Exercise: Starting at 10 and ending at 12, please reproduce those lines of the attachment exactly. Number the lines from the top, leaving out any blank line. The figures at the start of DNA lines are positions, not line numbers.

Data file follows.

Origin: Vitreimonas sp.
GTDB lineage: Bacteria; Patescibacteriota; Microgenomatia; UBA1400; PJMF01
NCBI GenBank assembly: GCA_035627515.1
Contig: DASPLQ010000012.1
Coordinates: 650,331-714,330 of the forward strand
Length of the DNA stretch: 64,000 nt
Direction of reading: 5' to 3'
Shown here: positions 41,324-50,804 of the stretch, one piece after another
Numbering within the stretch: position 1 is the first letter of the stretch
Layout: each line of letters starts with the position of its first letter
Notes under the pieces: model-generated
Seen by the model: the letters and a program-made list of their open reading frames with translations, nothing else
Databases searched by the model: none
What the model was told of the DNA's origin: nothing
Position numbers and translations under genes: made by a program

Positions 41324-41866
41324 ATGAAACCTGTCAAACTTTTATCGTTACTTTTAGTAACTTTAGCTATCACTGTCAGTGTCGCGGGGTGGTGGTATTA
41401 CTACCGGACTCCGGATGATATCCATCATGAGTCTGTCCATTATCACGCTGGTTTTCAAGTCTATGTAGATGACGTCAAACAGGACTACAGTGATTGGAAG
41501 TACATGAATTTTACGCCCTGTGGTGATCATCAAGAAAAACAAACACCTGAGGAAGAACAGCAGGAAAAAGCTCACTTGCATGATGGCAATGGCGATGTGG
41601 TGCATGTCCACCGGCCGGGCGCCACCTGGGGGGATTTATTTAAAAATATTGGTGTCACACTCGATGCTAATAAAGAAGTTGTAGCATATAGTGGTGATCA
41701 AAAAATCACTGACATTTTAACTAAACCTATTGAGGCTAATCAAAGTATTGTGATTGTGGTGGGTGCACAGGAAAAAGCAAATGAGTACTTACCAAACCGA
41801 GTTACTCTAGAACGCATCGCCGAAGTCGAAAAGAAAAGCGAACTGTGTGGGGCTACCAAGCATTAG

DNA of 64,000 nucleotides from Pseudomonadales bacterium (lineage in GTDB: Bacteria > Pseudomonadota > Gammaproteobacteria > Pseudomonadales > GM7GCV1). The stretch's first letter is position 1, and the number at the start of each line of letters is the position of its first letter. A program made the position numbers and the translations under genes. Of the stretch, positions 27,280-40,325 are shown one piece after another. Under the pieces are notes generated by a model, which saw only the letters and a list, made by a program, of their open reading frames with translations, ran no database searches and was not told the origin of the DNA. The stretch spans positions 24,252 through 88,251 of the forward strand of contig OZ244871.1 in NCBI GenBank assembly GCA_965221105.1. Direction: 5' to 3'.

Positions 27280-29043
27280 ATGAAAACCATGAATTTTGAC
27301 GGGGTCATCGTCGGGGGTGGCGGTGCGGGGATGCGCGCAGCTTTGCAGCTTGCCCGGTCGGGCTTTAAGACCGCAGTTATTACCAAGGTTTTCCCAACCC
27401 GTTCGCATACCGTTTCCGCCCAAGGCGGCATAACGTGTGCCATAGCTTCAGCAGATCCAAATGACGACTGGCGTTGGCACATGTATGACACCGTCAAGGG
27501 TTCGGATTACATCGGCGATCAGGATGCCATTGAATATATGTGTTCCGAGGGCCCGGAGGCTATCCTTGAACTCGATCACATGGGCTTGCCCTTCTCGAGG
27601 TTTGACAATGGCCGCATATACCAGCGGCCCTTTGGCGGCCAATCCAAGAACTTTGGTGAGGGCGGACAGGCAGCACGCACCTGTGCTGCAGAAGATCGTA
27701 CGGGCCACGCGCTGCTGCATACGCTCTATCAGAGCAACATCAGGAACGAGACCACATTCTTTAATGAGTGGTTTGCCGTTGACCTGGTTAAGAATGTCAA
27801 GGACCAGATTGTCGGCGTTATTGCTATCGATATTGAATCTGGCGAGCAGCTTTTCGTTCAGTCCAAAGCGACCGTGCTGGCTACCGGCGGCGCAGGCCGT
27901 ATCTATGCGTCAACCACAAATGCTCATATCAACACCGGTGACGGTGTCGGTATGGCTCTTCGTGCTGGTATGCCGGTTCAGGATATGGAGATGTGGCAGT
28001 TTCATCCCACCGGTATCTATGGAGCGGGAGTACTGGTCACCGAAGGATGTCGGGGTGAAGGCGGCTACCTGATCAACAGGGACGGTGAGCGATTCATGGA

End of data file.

Layout: each line of letters starts with the position of its first letter
Notes under the pieces: model-generated
Seen by the model: the letters and a program-made list of their open reading frames with translations, nothing else